It is the same every year – and particularly bad at Easter. Huge lines of frustrated drivers trying to pre-pay for the Algarve’s “illegal” motorway via the government’s so-called ‘Easy Toll’ system. But instead of having the guts to say “Okay, we messed up”, Estradas de Portugal goes on with its mantra that “the system works. In fact it is working better this year than it did last”. Just one phone call to a car hire company showed us that it is all “complete nonsense” – smoke and mirrors to deflect attention from tolls that were deemed illegal by the European Commission years ago, but which the government insists on implementing – to the clear detriment of local people and commerce.
This year’s queues of surprisingly patient drivers entering Portugal along the Guadiana International Bridge were testimony to the fact that the Easy Toll payment system is anything but easy.
“Thousands held up at toll stops to spend Easter in the Algarve” is how national news agency Lusa presented the story.
But as an agency whose majority share-holding is owned by the State, Lusa chooses its words carefully.
“Frustrations” caused by the hold-ups in almost 30º heat alongside the A22 (Via do Infante) electronic payment terminals were “overcome by the prospect of some days of rest in the Algarve”, said Lusa’s report.
Absolutely no reference was made to the hundreds of cars that breezed airily past the queues – having no intention whatsoever of “paying their way” as they made merry on holiday.
“Almost every holidaymaker who uses the motorway does so without paying,” a spokesman for rental company Luz Car Hire told the Resident.
“This has always been a horrible system that doesn’t work. We have received many letters to supply the names and addresses of clients that have not paid and, as far as we know, not one has resulted in a fine being sent to those people’s addresses.
“I have no idea what they will do if they receive their fines. I doubt they ever will. It is all spin, and, as I said before, a system that does not work.”
It is all illegal, too – as the European Commission ruled shortly after the austerity-focused coalition government introduced tolls on what used to be known as ‘non-paying SCUT highways’.
But in typical Emperor’s new clothes-style, the Portuguese authorities have refused to respond to the EC’s ruling – despite its recent reiteration of threats to take the whole issue to the European Court of Justice.
Instead, every year, Estradas de Portugal sends out press releases talking about the “increase in adhesion” to its Easy Toll payment system.
Last year, the number of people paying up in the Algarve was understood to have doubled. This year “adhesion” is reported to be up by another 19% nationwide, 32% in the Algarve.
The same press release continued on with its numbers and percentages, using data finally from 2013 to declare the Algarve had registered 126% more drivers paying via the Easy Toll system this year.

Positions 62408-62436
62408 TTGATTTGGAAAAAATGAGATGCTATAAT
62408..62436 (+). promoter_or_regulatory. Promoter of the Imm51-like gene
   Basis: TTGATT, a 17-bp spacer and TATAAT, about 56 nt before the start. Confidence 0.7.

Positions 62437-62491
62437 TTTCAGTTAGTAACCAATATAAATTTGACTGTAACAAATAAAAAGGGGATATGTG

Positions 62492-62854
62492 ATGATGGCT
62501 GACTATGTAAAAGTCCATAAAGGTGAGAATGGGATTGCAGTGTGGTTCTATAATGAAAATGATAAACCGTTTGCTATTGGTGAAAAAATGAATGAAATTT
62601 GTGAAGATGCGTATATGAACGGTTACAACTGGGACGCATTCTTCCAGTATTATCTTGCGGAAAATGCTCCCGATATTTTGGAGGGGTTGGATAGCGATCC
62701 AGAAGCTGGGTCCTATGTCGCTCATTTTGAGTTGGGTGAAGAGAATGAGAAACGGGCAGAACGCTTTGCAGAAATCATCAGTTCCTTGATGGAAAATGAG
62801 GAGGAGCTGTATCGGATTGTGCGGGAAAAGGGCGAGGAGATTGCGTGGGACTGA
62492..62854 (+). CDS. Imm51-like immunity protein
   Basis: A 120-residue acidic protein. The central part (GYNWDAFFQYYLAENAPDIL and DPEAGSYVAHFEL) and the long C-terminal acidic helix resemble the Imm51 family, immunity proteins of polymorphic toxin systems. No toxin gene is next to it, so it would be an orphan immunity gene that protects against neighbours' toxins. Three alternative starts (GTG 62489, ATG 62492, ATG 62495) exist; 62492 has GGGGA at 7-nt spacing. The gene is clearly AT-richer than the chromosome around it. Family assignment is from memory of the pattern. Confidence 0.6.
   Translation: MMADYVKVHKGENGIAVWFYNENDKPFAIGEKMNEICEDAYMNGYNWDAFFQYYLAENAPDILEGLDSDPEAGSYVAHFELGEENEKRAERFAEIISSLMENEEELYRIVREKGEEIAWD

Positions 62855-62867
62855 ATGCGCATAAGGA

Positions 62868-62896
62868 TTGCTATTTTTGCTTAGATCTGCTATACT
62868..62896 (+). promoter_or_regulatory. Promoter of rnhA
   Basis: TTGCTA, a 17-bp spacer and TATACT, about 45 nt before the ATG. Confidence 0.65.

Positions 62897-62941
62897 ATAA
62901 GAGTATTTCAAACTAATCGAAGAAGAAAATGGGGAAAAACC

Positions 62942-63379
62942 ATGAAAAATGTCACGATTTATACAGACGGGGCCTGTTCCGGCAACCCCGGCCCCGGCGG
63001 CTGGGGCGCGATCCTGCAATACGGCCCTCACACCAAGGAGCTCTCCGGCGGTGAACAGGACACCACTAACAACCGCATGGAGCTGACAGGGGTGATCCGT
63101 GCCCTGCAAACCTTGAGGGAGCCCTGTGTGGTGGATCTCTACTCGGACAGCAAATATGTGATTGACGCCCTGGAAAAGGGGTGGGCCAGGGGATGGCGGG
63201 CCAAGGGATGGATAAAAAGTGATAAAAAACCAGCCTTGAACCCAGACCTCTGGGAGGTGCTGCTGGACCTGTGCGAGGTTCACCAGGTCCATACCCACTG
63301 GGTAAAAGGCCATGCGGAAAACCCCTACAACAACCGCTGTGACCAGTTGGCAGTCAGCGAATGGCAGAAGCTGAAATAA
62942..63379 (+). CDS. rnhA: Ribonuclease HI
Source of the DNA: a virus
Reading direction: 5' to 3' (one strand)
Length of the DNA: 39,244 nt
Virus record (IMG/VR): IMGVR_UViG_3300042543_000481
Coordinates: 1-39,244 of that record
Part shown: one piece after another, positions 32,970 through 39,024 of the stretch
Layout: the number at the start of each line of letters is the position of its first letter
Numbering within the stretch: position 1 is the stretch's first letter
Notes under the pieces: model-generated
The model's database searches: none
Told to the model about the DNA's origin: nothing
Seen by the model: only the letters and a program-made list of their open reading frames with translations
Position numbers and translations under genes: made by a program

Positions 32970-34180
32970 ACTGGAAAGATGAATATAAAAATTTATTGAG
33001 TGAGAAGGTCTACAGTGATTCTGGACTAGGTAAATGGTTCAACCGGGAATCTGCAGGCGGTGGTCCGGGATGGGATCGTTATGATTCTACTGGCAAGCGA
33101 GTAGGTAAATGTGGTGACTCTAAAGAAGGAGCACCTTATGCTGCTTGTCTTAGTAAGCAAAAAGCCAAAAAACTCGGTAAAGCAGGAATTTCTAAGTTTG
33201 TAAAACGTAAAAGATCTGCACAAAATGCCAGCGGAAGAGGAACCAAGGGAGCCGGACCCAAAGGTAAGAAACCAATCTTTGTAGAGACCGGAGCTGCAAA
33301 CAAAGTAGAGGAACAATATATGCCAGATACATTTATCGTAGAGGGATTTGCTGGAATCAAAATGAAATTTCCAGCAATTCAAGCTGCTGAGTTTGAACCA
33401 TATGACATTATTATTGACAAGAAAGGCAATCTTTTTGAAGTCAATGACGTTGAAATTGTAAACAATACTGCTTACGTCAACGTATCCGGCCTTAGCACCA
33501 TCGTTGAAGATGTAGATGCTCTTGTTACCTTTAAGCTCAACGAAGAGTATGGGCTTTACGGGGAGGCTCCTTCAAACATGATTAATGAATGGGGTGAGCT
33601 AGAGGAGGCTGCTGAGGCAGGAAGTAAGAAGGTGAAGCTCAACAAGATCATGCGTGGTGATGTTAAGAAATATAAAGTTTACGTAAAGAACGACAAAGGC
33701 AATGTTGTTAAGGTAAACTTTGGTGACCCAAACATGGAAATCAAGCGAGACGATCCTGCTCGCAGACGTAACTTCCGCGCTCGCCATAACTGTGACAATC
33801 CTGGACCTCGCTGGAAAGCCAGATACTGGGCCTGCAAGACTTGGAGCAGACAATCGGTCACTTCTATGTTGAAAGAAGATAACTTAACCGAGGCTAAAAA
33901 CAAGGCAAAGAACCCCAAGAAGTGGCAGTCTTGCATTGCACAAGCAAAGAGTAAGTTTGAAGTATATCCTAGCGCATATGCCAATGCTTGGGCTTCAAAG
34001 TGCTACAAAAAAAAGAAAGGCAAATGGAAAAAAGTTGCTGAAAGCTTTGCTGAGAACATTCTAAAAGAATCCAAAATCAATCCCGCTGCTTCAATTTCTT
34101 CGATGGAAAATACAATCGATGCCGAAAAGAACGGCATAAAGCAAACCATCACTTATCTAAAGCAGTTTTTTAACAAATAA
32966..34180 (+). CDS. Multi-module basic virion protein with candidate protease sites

Just last Thursday, “there were almost as many adhesions (4,554) as there had been during the whole four-day Easter period of 2013”, the eulogy continued, finally coming to the self-congratulatory crescendo of: “The numbers given here show clearly of the preponderance of Easy Toll as the preferred payment solution by drivers of foreign vehicles that enter Portugal and whose large majority consider this alternative fast and accommodating.”
“It’s all total rubbish,” long-term campaigner against the tolls and fellow news provider Paul Rees told us. “The sign at the border telling drivers of foreign-registered vehicles to pull over into a special lane – but not explaining why – is ignored by most knowledgeable tourists who know the collection system is in disarray and unlikely to result in any penalty.”
Indeed, the Resident was told by visiting Galician holidaymaker Marcia Fernandez last week that she and her husband simply “don’t pay the tolls as the whole payment system is too confusing”.
Regular visitors to the Algarve, the couple have yet to receive any fines for their trips along “former SCUT highways” – and certainly if they do, they will re-think their preferred holiday destination.
As we reported in January 2014, Portuguese authorities have their hands full trying to follow up the unpaid tolls of around 300,000 Spanish drivers amounting to €11 million – so, for now, the Fernandez family is very possibly at the back of that long queue.
But the truth remains that the Easy Toll system is not only not easy, it is not making anything like the money that is being “lost” every year by the imposition of these tolls.
By “lost” we mean ‘shortfall paid for by the taxpayer’. At last count (December 2014), the tolls were reported to have cost the Portuguese taxpayer around €40 million, while Algarve drivers have had to cough up over €70 million since the system was introduced.
As TripAdvisor suggests at the bottom of its long page dedicated to ‘Algarve: Algarve Toll Road’: “The best advice is to simply avoid the A22 motorway, by using the EN125. It will be slower but not by that much and the element of hassle is therefore removed.”
It will come as no surprise to discover however that the ‘free alternative’ of the EN125 is not explained to drivers as they arrive at the Algarve’s border.
BY NATASHA DONN [email protected]
Photo: Luís Forra/Lusa